In a first report on the results of a multi-site campaign in 2001 ofphotometric and spectroscopic observations of the active semi-detachedAlgol-type system RZ Cas, we concentrate on the radial velocity (RV)variations. Using weak absorption lines we obtain an improved orbitalsolution for both components. In the orbital RV curve we observe astrong, asymmetric rotation effect. For the first time we detect rapidspectroscopic multi-mode pulsations in an Algol system. Whereas thephotometrically observed oscillations were dominated by monoperiodicpulsations at frequency 64.19 c d-1 until the year 2000, wefind in 2001 a multiperiodic behaviour with two dominant frequencies off1=56.600 c d-1 and f2=64.189 cd-1.Both modes show amplitude variations over the orbital phase with a aminimum at orbital phases φ= 0.6-0.8 and a maximum just after theprimary minimum (f2) and at φ ≈ 0.25 (f1).The different shape of amplitude modulation of the f1 andf2 modes points to different (l,m) mode structures. Themodulation itself can be explained by assuming a variable extinction dueto gas streams and an inhomogeneous accretion annulus that weakens thelight from different regions of the primary depending on its orbitalposition. This assumption is well supported by the gas densitydistribution obtained in preliminary hydrodynamic simulations.We found strong variations and cycle-to-cycle variable shapes of theorbital RV-curves of Balmer lines that have maximum magnitude in theHα line indicating a strong variability of mass-transfer rates anda non-stationary circumbinary envelope.The research is based on spectroscopic observations made with the 2-mtelescope at the Thüringer Landessternwarte Tautenburg, Germany.Table 3 is only available in electronic form at the CDS via anonymousftp to cdsarc.u-strasbg.fr ( or viahttp://cdsweb.u-strasbg.fr/cgi-bin/qcat?J/A+A/413/293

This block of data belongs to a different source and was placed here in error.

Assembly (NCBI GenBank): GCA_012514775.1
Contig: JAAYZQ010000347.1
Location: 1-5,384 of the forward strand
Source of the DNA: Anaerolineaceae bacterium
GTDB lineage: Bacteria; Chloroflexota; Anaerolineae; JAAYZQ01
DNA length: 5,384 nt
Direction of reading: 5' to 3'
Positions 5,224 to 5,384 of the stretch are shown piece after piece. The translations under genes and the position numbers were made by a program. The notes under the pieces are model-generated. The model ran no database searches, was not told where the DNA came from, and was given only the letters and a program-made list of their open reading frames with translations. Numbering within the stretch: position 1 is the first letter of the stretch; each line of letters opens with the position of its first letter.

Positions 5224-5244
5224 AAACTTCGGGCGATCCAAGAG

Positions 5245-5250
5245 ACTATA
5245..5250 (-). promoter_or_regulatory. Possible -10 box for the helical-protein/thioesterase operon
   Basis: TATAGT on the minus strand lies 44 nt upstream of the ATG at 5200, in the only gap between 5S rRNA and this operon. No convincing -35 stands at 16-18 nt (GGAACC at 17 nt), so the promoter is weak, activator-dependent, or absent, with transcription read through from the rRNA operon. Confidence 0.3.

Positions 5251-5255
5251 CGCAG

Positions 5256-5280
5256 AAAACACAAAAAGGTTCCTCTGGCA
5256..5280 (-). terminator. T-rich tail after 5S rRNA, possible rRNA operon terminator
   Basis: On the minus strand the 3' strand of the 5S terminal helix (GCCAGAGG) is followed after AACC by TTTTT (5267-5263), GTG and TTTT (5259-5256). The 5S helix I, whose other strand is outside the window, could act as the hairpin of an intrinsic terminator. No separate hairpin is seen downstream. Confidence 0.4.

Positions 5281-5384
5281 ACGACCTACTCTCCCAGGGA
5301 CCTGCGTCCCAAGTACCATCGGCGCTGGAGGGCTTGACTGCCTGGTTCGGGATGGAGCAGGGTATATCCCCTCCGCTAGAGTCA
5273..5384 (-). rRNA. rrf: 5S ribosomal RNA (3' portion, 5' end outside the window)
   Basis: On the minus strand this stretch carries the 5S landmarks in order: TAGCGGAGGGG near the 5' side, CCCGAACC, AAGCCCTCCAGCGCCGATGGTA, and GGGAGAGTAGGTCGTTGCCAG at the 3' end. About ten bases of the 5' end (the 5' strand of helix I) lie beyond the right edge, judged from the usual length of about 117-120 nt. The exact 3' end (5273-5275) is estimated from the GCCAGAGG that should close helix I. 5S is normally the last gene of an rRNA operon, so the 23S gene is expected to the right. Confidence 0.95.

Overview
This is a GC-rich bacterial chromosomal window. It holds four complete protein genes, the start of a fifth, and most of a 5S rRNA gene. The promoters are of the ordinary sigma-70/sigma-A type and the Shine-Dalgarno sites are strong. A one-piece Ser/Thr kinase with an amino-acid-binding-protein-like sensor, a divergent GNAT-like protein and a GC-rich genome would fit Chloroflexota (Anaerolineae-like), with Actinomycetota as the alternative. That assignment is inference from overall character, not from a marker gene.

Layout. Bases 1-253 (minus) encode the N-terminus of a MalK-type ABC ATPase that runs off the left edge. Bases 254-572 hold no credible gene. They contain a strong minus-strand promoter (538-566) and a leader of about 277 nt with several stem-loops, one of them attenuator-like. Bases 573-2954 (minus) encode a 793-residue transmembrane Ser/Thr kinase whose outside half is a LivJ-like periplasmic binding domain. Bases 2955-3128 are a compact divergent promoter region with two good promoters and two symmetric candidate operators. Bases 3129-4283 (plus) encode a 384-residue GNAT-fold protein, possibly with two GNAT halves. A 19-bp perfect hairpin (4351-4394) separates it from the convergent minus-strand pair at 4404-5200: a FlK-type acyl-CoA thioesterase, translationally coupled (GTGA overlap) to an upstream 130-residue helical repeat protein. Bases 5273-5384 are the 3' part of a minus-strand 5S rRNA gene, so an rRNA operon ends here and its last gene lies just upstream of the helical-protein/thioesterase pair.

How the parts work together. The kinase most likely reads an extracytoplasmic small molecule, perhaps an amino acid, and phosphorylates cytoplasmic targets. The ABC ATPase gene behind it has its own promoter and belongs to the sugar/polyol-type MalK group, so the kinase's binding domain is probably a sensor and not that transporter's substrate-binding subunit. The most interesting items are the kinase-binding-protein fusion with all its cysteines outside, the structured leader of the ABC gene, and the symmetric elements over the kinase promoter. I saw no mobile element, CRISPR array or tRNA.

Statistical Analysis of 5 Year Continuous Radio Flare Data from β Persei, V711 Tauri, δ Librae, and UX Arietis